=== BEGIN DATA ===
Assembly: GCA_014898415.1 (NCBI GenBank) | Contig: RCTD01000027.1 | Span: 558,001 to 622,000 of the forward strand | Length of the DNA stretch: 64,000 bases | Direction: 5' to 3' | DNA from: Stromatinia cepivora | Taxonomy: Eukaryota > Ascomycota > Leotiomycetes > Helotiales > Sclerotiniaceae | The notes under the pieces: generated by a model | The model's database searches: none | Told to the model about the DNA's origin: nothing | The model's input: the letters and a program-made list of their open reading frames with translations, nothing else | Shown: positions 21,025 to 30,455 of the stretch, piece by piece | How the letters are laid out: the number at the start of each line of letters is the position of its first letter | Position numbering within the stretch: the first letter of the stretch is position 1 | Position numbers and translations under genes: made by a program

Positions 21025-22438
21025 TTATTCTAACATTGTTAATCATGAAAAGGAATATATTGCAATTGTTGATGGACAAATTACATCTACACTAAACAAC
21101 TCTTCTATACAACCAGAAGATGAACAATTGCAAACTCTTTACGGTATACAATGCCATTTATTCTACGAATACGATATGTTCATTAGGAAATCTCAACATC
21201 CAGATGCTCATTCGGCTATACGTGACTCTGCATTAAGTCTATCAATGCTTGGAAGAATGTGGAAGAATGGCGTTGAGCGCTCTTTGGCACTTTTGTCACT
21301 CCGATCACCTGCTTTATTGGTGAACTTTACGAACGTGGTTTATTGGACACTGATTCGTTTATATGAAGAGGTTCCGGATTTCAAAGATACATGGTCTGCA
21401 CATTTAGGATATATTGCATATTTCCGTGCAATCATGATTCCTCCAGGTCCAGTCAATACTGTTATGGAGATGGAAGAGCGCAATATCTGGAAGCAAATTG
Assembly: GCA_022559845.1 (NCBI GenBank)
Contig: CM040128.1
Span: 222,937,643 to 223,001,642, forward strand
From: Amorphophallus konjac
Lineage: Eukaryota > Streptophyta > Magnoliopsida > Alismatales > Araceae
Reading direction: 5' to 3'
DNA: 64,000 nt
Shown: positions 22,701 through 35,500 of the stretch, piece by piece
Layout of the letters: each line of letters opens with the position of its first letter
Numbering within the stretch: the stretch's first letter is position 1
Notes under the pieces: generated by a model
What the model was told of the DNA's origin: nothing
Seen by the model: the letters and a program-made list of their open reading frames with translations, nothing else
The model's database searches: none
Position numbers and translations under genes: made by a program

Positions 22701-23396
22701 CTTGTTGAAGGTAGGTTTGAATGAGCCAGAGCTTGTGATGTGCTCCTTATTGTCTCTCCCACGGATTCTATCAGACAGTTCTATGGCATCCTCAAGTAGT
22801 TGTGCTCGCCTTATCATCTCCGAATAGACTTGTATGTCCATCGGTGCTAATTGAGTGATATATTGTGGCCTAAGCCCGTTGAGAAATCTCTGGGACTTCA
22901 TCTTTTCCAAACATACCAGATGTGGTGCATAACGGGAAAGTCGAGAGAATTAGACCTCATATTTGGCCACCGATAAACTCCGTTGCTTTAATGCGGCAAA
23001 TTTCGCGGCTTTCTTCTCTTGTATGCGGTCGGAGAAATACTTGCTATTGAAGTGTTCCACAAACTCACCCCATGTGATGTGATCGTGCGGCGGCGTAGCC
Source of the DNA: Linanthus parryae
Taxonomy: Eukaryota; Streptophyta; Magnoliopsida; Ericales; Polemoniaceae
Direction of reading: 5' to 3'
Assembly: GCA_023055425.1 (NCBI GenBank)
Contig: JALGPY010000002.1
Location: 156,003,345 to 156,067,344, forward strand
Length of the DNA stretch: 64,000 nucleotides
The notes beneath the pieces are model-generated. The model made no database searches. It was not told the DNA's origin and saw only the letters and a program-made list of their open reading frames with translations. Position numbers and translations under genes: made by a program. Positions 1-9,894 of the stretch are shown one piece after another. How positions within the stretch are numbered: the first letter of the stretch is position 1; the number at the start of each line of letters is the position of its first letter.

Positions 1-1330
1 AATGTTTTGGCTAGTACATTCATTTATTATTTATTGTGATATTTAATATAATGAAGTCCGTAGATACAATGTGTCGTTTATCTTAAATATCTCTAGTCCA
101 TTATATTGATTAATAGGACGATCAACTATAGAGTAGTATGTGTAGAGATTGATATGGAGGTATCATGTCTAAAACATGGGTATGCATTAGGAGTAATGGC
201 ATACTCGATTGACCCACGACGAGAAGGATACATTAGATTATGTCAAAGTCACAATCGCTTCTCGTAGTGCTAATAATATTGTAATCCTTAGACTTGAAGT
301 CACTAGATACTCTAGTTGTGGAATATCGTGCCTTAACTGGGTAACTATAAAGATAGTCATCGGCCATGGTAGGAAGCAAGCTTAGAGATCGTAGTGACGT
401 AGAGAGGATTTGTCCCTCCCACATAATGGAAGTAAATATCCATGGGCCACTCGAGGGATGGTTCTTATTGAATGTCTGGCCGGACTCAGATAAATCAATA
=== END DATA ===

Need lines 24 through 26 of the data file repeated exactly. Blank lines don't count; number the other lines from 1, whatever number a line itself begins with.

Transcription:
22701 CTTGTTGAAGGTAGGTTTGAATGAGCCAGAGCTTGTGATGTGCTCCTTATTGTCTCTCCCACGGATTCTATCAGACAGTTCTATGGCATCCTCAAGTAGT
22801 TGTGCTCGCCTTATCATCTCCGAATAGACTTGTATGTCCATCGGTGCTAATTGAGTGATATATTGTGGCCTAAGCCCGTTGAGAAATCTCTGGGACTTCA
22901 TCTTTTCCAAACATACCAGATGTGGTGCATAACGGGAAAGTCGAGAGAATTAGACCTCATATTTGGCCACCGATAAACTCCGTTGCTTTAATGCGGCAAA